The FIRST World Biodiversity Forum brings some of the world’s top researchers and scientists together in Davos, Switzerland in February.
And among them is Dr Odette Curtis-Scott, Director of the Overberg Renosterveld Conservation Trust.
Odette has been invited to join the forum as a plenary speaker. She takes the stage alongside some of the most prominent biodiversity researchers in the world (including scientists responsible for compiling the Global Assessment of Biodiversity and Ecosystem Services, released last year by the Inter-governmental Science-Policy Platform on Biodiversity and Ecosystem Services, or IPBES).
She showcases the plight of Renosterveld to this international audience, detailing some of the challenges to protect this highly fragmented habitat; but also the many success stories.
Odette offers a series of practical examples of conservation at work. This includes the establishment of the Haarwegskloof Renosterveld Reserve and Research Centre, and the Conservation Easement Programme, where farmers commit to protect their Renosterveld in perpetuity.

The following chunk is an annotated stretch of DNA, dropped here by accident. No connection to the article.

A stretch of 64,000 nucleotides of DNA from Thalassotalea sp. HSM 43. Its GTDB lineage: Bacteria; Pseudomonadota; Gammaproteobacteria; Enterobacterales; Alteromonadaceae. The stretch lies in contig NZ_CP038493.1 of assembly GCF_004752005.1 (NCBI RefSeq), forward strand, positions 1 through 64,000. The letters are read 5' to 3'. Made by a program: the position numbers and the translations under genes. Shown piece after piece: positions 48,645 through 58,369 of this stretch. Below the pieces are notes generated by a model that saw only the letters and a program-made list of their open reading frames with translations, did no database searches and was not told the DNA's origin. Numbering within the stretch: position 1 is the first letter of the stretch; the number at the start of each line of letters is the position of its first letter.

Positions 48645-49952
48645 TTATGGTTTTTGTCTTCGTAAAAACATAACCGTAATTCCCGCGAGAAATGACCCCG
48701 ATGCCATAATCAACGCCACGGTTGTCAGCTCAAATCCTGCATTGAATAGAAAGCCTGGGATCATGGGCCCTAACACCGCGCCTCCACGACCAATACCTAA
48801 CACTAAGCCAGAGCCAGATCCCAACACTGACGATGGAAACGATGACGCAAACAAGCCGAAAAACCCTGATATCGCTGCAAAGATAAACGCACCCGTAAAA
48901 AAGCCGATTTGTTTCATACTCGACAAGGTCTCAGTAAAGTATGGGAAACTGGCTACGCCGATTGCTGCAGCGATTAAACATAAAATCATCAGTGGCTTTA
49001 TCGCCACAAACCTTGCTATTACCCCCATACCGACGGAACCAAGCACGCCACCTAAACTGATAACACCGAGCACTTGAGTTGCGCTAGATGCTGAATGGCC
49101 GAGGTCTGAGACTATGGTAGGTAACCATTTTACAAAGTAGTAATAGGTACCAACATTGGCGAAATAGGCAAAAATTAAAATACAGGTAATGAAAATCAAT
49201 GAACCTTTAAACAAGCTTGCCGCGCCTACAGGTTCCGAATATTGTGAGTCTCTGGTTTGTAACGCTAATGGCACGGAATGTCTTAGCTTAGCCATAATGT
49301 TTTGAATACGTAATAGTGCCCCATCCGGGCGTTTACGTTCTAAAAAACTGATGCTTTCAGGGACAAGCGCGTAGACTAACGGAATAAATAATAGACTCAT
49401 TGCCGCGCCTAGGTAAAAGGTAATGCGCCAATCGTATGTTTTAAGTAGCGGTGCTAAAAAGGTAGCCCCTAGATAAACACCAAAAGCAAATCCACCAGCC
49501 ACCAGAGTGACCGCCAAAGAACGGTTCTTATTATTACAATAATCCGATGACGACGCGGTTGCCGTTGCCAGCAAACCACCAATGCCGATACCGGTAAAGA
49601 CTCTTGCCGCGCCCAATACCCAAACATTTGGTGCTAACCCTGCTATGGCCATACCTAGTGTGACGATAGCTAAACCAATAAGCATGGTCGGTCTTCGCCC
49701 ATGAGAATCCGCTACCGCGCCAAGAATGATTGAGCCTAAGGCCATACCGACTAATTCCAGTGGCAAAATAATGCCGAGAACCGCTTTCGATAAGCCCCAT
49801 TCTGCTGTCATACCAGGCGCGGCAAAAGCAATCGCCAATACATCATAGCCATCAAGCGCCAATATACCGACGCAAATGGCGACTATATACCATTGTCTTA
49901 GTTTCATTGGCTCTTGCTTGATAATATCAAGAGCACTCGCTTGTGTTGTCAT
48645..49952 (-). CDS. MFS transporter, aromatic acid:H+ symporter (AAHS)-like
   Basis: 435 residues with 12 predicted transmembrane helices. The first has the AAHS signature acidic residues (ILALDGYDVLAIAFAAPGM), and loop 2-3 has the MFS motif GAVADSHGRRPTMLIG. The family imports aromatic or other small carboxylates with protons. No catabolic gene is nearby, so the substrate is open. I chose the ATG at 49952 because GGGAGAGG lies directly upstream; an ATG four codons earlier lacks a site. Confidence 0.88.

The Forum, which takes place between 23-28 February, aims to redefine and set the agenda for biodiversity as a focal point over the next decade. It focuses on the threats of the Sixth Mass Extinction globally, and the need for biodiversity to be at the forefront of international talks.
It’s also the precursor to the Convention on Biological Diversity, which takes place at the end of 2020.
Other leading plenary speakers include Prof Eduardo Brondizio and Prof Sandra Díaz (both representing IPBES).
While Renosterveld is the RICHEST bulb habitat on earth, it’s also one of the most threatened Mediterranean Ecosystems globally. Only about 5% of the original extant of Overberg Renosterveld remains today.
She quotes John Sawhill (previous CEO of The Nature Conservancy), “Our society will be defined not only by what it creates, but by what it refuses to destroy.”